The consistently revenue-generating part of the company may have a much higher credit rating than the company as a whole. For instance, a leasing company may have provided $10m nominal value of leases, and it will receive a cash flow over the next five years from these. It cannot demand early repayment on the leases and so cannot get its money back early if required. If it could sell the rights to the cash flows from the leases to someone else, it could transform that income stream into a lump sum today (in effect, receiving today the present value of a future cash flow). Where the originator is a bank or other organization that must meet capital adequacy requirements, the structure is usually more complex because a separate company is set up to buy the assets.

A suitably large portfolio of assets is “pooled” and transferred to a “special purpose vehicle” or “SPV” (the issuer), a tax-exempt company or trust formed for the specific purpose of funding the assets. Once the assets are transferred to the issuer, there is normally no recourse to the originator. The issuer is “bankruptcy remote”, meaning that if the originator goes into bankruptcy, the assets of the issuer will not be distributed to the creditors of the originator. In order to achieve this, the governing documents of the issuer restrict its activities to only those necessary to complete the issuance of securities. Many issuers are typically “orphaned”. In the case of certain assets, such as credit card debt, where the portfolio is made up of a constantly changing pool of receivables, a trust in favor of the SPV may be declared in place of traditional transfer by assignment (see the outline of the master trust structure below).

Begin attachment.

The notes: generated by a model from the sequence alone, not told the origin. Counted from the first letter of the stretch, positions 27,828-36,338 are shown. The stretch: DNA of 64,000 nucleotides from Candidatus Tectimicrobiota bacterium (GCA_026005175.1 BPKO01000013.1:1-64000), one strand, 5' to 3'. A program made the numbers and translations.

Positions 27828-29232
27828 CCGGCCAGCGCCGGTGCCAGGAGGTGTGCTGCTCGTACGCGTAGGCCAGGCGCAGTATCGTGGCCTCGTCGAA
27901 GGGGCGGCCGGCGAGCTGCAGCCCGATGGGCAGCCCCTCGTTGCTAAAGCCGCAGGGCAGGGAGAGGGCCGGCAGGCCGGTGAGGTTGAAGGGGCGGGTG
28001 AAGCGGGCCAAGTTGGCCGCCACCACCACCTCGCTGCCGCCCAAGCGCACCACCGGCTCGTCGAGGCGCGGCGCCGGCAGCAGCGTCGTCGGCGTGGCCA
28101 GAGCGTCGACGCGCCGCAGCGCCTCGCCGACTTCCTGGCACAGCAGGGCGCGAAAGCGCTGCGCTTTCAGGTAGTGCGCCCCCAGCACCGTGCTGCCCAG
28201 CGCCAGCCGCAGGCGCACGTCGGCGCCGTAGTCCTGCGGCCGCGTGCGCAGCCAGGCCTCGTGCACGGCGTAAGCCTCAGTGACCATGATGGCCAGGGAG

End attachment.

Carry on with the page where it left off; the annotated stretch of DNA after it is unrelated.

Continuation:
Accounting standards govern when such a transfer is a true sale, a financing, a partial sale, or a part-sale and part-financing.[4] In a true sale, the originator is allowed to remove the transferred assets from its balance sheet: in a financing, the assets are considered to remain the property of the originator.[5] Under US accounting standards, the originator achieves a sale by being at arm’s length from the issuer, in which case the issuer is classified as a “qualifying special purpose entity” or “qSPE“.

Because of these structural issues, the originator typically needs the help of an investment bank (the arranger) in setting up the structure of the transaction.


To be able to buy the assets from the originator, the issuer SPV issues tradable securities to fund the purchase. Investors purchase the securities, either through a private offering (targeting institutional investors) or on the open market. The performance of the securities is then directly linked to the performance of the assets. Credit rating agencies rate the securities which are issued to provide an external perspective on the liabilities being created and help the investor make a more informed decision.